The Alvin Lee Interview
Discussion about guitar heroes from the 1960s typically revolves around Jimi Hendrix, Eric Clapton, Jeff Beck, Jimmy Page, with an occasional shout-out to Pete Townshend, Duane Allman and Jerry Garcia. Of course, there were many other able-bodied guitarists from the era who could swing with the best of them. One man who regularly topped the polls and still commands a hefty penance of reverence is Alvin Lee.
As the guitarist, voice, songwriter and focal point of Ten Years After, Lee’s furious playing propped up by a no-nonsense, semi-rockabilly approach was key to the band’s live performances. Nowhere is this more apparent than by the 10-minute scene from the Woodstock movie featuring Lee and TYA blazing through “I’m Going Home.” By the time the band made its way to the mainstream, Lee had decided to switch gears and make his first solo album (with Mylon LeFevre) boosting a title that more or less summed up his feelings at the time — On The Road To Freedom.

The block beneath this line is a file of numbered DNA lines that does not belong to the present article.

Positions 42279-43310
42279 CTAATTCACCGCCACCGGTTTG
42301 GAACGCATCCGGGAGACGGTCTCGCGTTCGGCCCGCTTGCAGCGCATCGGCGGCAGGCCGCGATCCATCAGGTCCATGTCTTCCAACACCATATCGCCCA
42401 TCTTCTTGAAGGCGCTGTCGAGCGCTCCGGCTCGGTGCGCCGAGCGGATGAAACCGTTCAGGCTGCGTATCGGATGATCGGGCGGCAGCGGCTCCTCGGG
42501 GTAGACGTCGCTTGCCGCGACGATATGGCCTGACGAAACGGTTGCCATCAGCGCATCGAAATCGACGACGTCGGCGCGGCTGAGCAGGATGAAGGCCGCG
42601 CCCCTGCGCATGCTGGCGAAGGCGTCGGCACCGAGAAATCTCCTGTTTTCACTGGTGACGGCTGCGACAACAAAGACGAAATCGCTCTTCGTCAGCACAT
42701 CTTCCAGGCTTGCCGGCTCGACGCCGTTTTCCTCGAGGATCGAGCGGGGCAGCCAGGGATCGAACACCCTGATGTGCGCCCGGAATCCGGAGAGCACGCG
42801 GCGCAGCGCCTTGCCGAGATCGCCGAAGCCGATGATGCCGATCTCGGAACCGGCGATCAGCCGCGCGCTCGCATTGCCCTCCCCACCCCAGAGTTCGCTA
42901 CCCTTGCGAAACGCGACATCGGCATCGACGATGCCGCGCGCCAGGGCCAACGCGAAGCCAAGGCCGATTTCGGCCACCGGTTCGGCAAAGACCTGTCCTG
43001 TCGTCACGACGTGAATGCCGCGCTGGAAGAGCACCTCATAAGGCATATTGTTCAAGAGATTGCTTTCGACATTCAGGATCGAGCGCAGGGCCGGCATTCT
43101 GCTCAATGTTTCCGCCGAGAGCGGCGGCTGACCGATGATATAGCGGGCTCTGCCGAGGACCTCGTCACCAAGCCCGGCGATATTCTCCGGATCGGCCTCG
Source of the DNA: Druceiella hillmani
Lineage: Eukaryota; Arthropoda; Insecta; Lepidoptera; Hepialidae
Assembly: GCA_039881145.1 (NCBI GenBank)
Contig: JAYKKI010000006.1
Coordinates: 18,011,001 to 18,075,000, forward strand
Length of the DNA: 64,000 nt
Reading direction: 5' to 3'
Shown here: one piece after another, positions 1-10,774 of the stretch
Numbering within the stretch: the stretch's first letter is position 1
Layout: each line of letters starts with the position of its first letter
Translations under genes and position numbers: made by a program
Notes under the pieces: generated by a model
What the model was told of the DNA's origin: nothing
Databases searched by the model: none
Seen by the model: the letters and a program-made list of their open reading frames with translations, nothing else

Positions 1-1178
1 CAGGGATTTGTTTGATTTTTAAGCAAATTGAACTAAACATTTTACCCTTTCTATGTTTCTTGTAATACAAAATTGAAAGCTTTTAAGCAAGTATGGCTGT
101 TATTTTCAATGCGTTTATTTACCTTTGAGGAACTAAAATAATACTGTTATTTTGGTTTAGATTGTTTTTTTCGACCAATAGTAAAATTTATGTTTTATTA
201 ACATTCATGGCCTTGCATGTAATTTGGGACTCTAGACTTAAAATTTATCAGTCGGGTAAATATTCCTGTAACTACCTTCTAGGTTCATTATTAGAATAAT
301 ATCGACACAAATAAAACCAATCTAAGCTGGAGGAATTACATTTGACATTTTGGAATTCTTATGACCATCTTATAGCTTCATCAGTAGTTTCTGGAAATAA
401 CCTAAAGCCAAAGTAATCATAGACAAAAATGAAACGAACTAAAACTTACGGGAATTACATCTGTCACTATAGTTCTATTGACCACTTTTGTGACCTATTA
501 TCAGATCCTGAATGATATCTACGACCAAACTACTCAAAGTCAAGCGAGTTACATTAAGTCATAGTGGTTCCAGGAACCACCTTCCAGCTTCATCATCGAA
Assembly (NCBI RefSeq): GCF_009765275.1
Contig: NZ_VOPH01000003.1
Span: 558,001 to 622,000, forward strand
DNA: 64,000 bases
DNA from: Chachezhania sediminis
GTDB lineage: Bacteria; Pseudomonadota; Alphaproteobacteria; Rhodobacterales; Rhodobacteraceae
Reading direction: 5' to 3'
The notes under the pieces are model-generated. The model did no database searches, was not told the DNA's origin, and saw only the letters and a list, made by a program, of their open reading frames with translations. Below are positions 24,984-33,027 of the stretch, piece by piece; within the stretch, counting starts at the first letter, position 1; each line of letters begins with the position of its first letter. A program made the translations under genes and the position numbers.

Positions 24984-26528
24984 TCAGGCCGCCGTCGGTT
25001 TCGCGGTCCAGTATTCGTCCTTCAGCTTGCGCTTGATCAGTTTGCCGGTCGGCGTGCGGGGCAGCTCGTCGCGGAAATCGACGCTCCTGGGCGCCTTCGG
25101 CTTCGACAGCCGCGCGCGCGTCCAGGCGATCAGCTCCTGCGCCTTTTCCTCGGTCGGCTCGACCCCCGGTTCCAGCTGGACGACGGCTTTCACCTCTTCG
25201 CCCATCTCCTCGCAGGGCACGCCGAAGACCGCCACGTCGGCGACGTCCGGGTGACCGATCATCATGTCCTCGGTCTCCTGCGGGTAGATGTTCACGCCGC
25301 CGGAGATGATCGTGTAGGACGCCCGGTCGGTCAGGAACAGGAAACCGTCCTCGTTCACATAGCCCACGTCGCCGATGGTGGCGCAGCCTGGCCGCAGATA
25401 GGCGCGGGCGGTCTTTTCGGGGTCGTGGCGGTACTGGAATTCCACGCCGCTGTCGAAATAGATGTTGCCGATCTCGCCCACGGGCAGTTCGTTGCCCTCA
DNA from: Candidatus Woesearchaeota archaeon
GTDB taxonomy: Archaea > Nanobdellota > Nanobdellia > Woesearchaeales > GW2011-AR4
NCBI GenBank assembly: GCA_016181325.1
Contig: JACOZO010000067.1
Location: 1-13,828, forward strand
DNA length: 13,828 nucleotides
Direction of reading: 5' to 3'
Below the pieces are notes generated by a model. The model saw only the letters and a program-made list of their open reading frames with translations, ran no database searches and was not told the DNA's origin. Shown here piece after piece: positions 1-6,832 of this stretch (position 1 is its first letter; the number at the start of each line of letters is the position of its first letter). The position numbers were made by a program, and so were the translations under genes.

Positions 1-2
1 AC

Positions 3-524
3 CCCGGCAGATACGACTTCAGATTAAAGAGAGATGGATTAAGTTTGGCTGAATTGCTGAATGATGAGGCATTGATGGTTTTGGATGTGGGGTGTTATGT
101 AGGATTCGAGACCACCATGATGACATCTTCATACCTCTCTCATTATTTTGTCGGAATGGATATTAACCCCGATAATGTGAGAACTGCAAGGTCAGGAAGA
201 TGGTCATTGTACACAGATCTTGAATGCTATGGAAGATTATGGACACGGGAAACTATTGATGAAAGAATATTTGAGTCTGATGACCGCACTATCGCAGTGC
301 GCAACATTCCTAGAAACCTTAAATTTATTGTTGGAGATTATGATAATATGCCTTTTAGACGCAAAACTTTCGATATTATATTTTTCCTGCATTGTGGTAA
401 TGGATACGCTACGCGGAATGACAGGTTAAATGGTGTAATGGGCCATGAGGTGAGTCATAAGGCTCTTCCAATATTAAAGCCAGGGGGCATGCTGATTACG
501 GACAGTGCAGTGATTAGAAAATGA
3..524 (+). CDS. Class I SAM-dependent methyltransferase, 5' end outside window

In the years since, Alvin Lee has not become a superstar solo act, but he’s cranked out over a dozen albums of varying styles and disciplines, and worked with people like George Harrison, Mylon LeFevre, Ron Wood, Scotty Moore and D.J. Fontana. His 2012 release, Still On The Road To Freedom, is simply, as he told me during the following interview, a reassertion of his independence, making “free music for the soul.” At 67, living comfortably in Spain, playing as fluidly and furiously as ever — Alvin Lee is on a road to freedom most certainly paved with gold.
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